a museum and marketplace honoring the importance of watercraft in the development of North America, as depicted in the art of currency and coin. Before there were roads, before there were rails, there were oceans, rivers, lakes, canals and locks. Watercraft of all kinds — clipper ships, paddle-wheelers, canal barges, canoes paddled by Native Americans and French voyageurs, and even Huck Finn rafts, sailed these waters to open the continent. From 1804 to 1806, Lewis and Clark sailed upstream the Missouri, then down the Snake and Columbia – and a dozen other rivers in between – opening the West. Then the Erie Canal (1825) opened the Atlantic to the Great Lakes and beyond. Many of the vignettes in our collection show Native Americans watching with consternation while a ship or a railroad penetrated their lands. With the coming of railroads the importance of waterways slowly eclipsed. We tend to think the 21st century is changing everything, faster than ever. But just imagine yourself back in those early days of our country – the times they were a-changin’, faster than ever.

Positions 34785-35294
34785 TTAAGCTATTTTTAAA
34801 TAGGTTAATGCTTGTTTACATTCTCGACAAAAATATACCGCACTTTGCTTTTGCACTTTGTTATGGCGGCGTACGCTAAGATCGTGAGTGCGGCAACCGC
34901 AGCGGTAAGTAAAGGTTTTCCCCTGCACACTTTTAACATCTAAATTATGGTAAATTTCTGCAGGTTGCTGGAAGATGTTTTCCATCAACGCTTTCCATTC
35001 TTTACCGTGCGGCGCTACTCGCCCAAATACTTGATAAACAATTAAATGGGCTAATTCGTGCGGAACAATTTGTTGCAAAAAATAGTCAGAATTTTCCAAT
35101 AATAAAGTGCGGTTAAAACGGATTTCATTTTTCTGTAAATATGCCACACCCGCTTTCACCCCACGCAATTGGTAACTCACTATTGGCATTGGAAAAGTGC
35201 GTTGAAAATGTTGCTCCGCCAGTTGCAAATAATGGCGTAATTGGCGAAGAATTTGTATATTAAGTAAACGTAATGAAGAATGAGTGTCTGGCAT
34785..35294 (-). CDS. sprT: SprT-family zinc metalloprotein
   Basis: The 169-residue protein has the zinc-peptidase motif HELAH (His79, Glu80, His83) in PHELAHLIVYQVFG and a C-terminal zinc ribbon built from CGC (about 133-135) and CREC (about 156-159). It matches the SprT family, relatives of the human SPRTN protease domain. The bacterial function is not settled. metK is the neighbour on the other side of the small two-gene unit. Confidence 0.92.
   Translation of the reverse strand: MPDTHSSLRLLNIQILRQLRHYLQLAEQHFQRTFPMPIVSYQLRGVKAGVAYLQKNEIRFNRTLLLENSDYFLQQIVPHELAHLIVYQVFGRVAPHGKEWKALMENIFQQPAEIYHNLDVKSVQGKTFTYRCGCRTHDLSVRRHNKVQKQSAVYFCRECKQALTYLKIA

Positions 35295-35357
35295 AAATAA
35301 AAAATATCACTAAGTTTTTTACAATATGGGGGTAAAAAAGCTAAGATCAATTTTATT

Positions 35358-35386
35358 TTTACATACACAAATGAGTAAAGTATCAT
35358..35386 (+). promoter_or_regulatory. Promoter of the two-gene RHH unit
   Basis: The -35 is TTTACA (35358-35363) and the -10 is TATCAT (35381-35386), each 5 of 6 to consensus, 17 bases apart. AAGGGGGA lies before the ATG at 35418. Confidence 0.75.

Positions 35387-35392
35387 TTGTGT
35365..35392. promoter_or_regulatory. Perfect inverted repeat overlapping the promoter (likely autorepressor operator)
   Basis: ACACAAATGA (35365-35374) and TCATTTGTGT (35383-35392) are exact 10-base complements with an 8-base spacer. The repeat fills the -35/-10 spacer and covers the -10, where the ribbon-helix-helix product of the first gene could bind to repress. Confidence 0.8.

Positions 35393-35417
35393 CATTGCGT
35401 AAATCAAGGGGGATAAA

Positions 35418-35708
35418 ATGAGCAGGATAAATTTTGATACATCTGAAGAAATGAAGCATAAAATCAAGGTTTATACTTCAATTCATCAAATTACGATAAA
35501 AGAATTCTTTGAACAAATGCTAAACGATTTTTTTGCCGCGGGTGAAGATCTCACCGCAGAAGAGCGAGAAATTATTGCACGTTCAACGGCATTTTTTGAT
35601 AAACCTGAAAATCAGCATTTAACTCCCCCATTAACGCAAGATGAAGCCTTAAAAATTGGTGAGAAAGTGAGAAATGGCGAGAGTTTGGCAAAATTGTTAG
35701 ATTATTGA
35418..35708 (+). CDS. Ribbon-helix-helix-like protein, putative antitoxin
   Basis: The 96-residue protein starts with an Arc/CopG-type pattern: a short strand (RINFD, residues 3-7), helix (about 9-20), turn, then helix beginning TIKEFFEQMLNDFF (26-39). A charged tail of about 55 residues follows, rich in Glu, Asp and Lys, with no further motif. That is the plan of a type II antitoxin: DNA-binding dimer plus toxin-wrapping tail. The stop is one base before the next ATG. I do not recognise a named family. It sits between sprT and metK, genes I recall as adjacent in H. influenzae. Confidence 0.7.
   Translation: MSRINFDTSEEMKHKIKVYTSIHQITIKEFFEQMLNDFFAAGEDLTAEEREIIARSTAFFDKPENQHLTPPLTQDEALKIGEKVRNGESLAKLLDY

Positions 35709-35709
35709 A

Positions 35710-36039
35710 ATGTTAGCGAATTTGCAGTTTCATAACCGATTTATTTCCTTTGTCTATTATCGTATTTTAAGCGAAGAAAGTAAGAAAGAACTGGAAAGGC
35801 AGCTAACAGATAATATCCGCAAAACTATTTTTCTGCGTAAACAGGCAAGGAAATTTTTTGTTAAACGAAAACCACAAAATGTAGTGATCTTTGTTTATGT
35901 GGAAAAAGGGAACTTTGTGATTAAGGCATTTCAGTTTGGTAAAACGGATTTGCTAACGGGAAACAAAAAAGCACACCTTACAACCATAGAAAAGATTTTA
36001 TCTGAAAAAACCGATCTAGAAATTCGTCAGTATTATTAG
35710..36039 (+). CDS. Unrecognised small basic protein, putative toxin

The aesthetic beauty and romantic legacy of the watercraft that brought those fast changes are preserved in these historical artifacts.